The Samaritan’s Dilemma (Buchanan, 1975) has been used in a number of instances to identify disincentives generated in charity situations and in unconditional government welfare schemes. Many examples of Samaritan’s Dilemma can be culled from development agencies’ experiences. Fisher (2001:74) talks about how farmers receiving food aid in southern Sudan stopped farming and participating in income-generating activities because they had a guarantee of food transfers from the United Nations. Maren (1997) argues that the supply driven aid to Somalia in the 1980s led directly to famine in the 1990s. Eriksson

(2000) cites a number of instances where soft budget constraints occur when kind hearted government officials repeatedly bail out state-owned enterprises, which then proceed to continue spending more than their budgets. In their desire to help however, the Samaritan-agencies have, on a number of occasions produced poor, and sometimes catastrophic outcomes.

Buchanan (1975) first introduced the term Samaritan’s Dilemma to show that altruism induces recipients to exhibit adverse behavior in the absence of strategic behavior from the donor side. Building on Buchanan’s work, a number of authors have emphasized the idea that in a setting characterized by altruistic transfers, potential recipients may behave in a socially inefficient manner in an attempt to manipulate the magnitude of these transfers (Bruce and Waldman, 1991: 1345). In the context of aid, the Samaritan’s Dilemma makes predictions about a two-way relation: Donors will disburse foreign aid according to the expected needs of the poor, in turn adversely affecting the recipients’ incentives to carry out policies that would reduce poverty. Unless concerted efforts are made to change this, this cycle will continue to perpetuate itself.

The ‘adverse behavior’ exhibited by a recipient country refers to the consequences of institutional destruction: rent-seeking, crowding out of investment, moral hazard, etc. On the agency side, Buchanan finds that altruists (Samaritan’s) place greater emphasis on maximizing short-term utility as opposed to prioritizing long term utility gains (1975: 83). As such, the altruist simply focuses on transferring charity to the recipient, instead of realizing what could make this relationship more fruitful in the long run. Thus, the Samaritan does not have the foresight to institute regulatory mechanisms in the form of ‘credible threats’ or carefully constructed transfer rules that do not yield perverse incentives. Credible threats in this case suggest a tightening of conditions surrounding aid transfers, or even the possibility of ceasing aid transfers. Transfer policies refer to the Samaritan’s motivations for transferring funds in the first place, as well as the methods employed in transferring those resources. Perozek’s(2005) study of intergenerational transfers between parents helps illustrate the importance of transfer rules; if a child understands the altruistic transfer rule, he will behave so that the probability of becoming impoverished is higher. This is done in to receive a greater amount from his parent. This problem also arises because altruistic parents cannot credibly condition future transfers on the behavior of the child. This analogy holds quite well for the agency-recipient interactions in an aid dependent setting.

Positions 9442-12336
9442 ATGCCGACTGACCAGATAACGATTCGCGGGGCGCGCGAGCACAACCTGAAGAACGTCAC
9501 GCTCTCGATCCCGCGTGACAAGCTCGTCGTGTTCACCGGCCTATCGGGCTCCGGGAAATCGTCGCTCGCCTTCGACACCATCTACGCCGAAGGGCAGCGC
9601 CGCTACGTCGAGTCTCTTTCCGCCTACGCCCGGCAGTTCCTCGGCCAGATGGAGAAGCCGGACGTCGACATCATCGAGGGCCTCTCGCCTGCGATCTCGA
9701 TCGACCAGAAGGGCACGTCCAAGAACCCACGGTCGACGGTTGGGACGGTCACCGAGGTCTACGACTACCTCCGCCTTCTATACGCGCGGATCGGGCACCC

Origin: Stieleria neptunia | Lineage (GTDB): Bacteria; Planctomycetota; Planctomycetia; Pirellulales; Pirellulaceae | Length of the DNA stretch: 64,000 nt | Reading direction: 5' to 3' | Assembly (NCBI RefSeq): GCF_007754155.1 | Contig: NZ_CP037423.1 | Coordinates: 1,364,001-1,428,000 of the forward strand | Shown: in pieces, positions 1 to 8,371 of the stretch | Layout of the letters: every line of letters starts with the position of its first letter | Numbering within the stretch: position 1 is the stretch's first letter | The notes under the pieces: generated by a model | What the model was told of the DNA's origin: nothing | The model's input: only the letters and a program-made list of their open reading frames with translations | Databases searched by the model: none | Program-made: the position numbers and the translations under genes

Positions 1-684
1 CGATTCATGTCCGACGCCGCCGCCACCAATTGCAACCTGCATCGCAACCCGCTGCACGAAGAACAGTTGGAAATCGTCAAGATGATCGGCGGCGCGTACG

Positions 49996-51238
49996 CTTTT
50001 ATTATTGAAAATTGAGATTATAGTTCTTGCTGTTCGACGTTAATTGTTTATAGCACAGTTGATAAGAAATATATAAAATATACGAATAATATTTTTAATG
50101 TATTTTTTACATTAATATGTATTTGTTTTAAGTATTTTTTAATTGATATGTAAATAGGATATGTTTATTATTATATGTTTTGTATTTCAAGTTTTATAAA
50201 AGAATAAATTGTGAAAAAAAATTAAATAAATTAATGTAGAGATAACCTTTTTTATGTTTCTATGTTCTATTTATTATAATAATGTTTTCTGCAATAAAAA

Zambia has had a long period of political stability. With strong growth in the last decade the country has reached lower middle income status. Investor confidence has been high as evidenced in the successful issue of two Euro bonds.

Zambia has had a decade of rapid economic growth. A combination of prudent macroeconomic management, market liberalization policies, and steep increase in copper prices helped drive investments in the copper industry and related infrastructure to achieve an average annual growth of about 6.4% during the last decade. Though the economy is dependent on copper, the agriculture sector is the major employer (70% of the population). However, the sector’s potential to contribute to the country’s development remains largely underexploited.

The country has defined its own development agenda through its Vision 2030 and the Sixth National Development Plan (SNDP) which has recently been revised. The Plan is organized around the theme of “broad based wealth and job creation through citizenry participation and technological advancement.” Specific development goals include promoting inclusive growth, fostering a competitive and outward-oriented economy, significantly reducing hunger and poverty, and reaching middle income status.

Accelerating growth and reducing poverty will necessitate increasing the competitiveness of the Zambian economy by reducing the cost of doing business and ensuring that the rural economy, upon which much of the population depends for its livelihood, contributes meaningfully to overall growth. Despite vast potential and stated commitments to diversification, the mining sector continues to dominate the economy.


  1. 1.     James M. Buchanan, “The Samaritan’s Dilemma.”
  2. [5] Bruce, N. and Waldman, M. “The Rotten Kid Theorem Meets the Samaritan’s
  3. Dilemma,” The Quarterly Journal of Economics, 1990, vol. 105, pp. 155-165.
  4. [6] Bruce, N. and Waldman, M. “Transfers in Kind: Why They Can be Efficient and
  5. Nonpaternalistic,” The American Economic Review, 1991, vol. 81, no. 5, pp. 1345-1351.
  6. Maria Perozek, 2005,Escaping the Samaritan’s Dilemma: Implications of a Dynamic Model of      


  • The Road to Hell: The Ravaging Effects of Foreign Aid International Charity. by Michael Maren.